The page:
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Should GPs charge for DNAs? Yes

If patients DNA, they should pay. Charging for no-shows is the most straightforward way to make patients understand the economics of missed appointments, argues
Dr Richard van Mallaerts 

I have a love/hate relationship with patients who do not attend their appointments. 

I love the fact I can catch up when running behind, grab a quick cup of coffee, or make a start on my ever-growing in-tray. But I hate the fact that patients then complain that they can’t get an appointment quickly enough, and we are always only just coping with the demand. 

About one in 20 GP appointments is missed by the patient, costing the NHS approximately £162 million per year. That’s a lot of money wasted at a time when NHS purse strings are getting tighter and tighter. 

Like most practices we’ve tried various things to stop patients from failing to turn up. One practice I worked in had a ‘three strikes and you’re out’ policy – miss three booked appointments in six months and it was time for you to find a new GP. While this might seem a little harsh, it did have the desired effect to some extent – probably by moving the worst offenders on to other practices who then had to deal with them.

When I make an appointment to see my dentist or solicitor, I am often informed that I will be charged a cancellation fee if I fail to turn up without adequate prior notification. Surely it is time to consider a similar scheme in the NHS to stem the tide of wasted appointments?

By not arriving for their appointment, the patient has prevented another patient from being seen, as well as leaving me twiddling my thumbs wondering if they’ll turn up.
The cost of a GP appointment is £10–£20, I estimate, and a monetary fine to the patient of this value would remind them that there is actually a cost to a service that is provided free at the point of use, as well as acting as a disincentive to them doing the same in future. 

Taking responsibility

If the NHS is seen as having no monetary value, it appears worthless and is treated as such.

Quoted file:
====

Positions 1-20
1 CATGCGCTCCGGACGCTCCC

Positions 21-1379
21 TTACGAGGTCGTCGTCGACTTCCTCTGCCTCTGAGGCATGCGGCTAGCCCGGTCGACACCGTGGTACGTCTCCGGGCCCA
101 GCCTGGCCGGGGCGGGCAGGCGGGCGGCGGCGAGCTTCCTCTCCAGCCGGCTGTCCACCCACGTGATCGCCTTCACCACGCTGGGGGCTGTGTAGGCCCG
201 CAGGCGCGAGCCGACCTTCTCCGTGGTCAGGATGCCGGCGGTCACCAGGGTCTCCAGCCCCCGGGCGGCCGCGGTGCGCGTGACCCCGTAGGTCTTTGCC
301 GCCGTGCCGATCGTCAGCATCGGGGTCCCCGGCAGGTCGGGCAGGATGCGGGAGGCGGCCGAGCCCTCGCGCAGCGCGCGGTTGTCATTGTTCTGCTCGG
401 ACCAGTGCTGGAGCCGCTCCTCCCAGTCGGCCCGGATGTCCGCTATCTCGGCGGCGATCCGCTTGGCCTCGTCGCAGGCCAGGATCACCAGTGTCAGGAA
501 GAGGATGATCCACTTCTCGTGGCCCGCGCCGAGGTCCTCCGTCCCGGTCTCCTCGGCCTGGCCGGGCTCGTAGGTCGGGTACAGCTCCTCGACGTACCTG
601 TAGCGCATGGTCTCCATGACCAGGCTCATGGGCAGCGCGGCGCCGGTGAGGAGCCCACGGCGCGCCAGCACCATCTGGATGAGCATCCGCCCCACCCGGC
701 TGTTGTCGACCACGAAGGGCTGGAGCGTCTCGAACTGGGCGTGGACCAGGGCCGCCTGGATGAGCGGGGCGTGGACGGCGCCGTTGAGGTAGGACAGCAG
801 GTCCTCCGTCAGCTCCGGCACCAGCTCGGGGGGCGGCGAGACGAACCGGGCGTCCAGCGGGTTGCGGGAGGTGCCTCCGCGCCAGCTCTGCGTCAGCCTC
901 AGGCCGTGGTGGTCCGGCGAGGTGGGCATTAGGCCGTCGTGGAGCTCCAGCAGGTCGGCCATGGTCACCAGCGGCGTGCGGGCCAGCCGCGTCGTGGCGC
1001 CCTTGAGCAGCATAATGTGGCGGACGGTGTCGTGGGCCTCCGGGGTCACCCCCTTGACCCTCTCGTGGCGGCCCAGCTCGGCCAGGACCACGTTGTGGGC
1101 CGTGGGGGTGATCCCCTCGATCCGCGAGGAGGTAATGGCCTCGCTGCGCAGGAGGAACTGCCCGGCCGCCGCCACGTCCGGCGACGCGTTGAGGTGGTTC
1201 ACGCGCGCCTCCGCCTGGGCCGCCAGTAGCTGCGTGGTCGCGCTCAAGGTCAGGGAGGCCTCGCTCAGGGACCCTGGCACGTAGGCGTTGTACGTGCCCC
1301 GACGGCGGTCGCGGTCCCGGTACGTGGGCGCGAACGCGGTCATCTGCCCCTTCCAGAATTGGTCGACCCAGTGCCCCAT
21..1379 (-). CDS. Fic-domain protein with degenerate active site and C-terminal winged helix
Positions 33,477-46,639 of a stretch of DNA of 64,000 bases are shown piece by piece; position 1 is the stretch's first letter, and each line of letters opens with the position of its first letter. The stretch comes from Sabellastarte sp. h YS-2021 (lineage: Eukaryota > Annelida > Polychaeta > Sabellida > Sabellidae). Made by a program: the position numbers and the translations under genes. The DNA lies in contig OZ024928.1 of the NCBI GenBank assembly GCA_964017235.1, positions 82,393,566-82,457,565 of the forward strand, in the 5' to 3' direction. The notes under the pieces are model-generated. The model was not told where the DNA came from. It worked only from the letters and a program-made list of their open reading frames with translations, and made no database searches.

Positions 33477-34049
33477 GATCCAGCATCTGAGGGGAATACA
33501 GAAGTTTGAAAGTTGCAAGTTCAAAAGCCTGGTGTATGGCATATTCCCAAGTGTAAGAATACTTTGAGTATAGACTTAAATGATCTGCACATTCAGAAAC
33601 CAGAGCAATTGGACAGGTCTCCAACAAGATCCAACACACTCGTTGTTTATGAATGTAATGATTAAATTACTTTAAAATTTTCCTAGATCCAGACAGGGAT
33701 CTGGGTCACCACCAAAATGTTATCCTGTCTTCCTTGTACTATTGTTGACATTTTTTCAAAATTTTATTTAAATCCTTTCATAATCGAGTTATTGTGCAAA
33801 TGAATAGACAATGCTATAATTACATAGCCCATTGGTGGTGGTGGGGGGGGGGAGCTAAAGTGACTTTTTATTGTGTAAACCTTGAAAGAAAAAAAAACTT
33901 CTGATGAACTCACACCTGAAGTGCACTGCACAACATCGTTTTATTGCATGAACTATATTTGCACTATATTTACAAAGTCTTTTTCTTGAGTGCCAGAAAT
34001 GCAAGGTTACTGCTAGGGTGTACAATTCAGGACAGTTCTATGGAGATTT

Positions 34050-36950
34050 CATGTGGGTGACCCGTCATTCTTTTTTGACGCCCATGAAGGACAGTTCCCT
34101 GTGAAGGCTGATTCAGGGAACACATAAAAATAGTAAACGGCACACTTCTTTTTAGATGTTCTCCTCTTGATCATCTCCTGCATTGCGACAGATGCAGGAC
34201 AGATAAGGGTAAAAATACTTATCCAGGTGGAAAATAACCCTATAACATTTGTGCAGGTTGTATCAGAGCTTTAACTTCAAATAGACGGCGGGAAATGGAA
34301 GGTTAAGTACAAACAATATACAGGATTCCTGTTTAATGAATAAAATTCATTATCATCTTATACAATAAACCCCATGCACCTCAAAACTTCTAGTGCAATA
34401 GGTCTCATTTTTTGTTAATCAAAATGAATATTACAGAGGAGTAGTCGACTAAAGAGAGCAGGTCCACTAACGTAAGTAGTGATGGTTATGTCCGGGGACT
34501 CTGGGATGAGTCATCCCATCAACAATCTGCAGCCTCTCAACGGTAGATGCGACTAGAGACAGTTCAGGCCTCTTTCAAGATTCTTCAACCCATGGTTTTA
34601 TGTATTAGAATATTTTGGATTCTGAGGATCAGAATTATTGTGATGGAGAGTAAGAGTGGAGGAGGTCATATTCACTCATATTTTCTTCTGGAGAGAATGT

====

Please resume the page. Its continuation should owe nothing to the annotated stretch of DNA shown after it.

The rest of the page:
A trial a few years ago presented patients on discharge from hospital with a faux bill detailing their treatment and the costs of it. In a society where few can remember there being no free medical care, all the patients studied were amazed at the cost of their care.

With the ongoing negative press regarding doctors’ salaries and pensions, few patients have much sympathy for wasted GP time, and not many seem bothered about the inconvenience and potential harm their fellow patients are put to either. By reminding them in a way that hits them in the wallet, they are likely to be more considerate next time – just as my car parking behaviour certainly changed after a fine. 

If the fine were pitched so as to cover the cost of the appointment, no GP could be accused of seeking to profit from sick patients, and an appeal scheme could be used when there was a genuine reason for failing to attend (though I’m fairly sure of my dentist’s response if I were to appeal to their cuddly side after having wasted their time).

To make a small charge in the event of a patient failing to attend their booked GP appointment will not bring about the privatisation of the NHS. It will not herald the onslaught of co-payments and a myriad of other charges for services. It will not be the end of the NHS as free at the point of use. 

It will, however, encourage patients to think about the value the NHS has and realise that wasting their appointment comes at a cost. And it may even help prevent further privatisation, as patients wake up to the real worth and value of the NHS.

Dr Richard van Mellaerts is a GP in Kingston in Surrey

Click here to read Dr Jonny Tomlinson arguing that GPs shouldn’t charge for DNAs

Readers' comments (8)

  • And how about the doctors paying patients for having to wait to be seen past the appointment time?

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  • Another comment from cowardly 'Anonymous' I see. Tut! tut! Stop hiding and sniping and have the courage to reveal yourself.

    Dentists do it, so why shouldn't doctors. You cannot charge private fees for NHS treatment, but dentists get around this by saying that as you never attended for your free NHS treatment, the charge is not for NHS care. In other words it is a non-NHS charge.